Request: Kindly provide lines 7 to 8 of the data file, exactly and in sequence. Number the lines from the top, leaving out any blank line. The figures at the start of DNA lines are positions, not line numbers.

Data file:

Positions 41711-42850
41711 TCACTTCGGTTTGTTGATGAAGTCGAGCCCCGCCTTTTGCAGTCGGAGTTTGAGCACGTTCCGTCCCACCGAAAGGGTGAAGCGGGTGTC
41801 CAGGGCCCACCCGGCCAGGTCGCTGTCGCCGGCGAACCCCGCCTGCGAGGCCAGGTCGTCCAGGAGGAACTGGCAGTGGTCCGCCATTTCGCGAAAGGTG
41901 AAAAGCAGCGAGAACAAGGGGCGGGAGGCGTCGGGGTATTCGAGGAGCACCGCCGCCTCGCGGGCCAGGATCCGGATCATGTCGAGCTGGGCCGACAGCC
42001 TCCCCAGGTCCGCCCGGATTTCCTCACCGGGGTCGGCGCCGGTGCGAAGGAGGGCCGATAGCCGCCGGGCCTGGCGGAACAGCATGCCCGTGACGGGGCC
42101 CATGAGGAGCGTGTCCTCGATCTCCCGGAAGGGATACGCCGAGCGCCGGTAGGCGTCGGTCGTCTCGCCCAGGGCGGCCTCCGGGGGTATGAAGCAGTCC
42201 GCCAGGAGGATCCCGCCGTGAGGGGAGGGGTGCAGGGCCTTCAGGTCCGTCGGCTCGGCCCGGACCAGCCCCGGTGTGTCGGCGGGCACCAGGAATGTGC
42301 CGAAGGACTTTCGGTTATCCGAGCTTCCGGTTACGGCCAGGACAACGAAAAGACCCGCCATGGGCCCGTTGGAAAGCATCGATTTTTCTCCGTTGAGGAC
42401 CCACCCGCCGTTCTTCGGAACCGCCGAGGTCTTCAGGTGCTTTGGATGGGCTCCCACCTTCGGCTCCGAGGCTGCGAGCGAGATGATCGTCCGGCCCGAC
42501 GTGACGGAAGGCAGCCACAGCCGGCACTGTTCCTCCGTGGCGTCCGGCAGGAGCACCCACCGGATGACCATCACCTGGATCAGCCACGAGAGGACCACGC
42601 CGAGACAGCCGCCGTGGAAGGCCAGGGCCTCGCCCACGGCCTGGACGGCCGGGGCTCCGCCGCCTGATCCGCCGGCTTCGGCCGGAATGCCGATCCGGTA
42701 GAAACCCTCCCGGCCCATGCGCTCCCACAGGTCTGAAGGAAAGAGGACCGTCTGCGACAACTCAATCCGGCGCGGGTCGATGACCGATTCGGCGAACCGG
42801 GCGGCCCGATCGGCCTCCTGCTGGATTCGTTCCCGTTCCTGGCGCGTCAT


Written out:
42201 GCCAGGAGGATCCCGCCGTGAGGGGAGGGGTGCAGGGCCTTCAGGTCCGTCGGCTCGGCCCGGACCAGCCCCGGTGTGTCGGCGGGCACCAGGAATGTGC
42301 CGAAGGACTTTCGGTTATCCGAGCTTCCGGTTACGGCCAGGACAACGAAAAGACCCGCCATGGGCCCGTTGGAAAGCATCGATTTTTCTCCGTTGAGGAC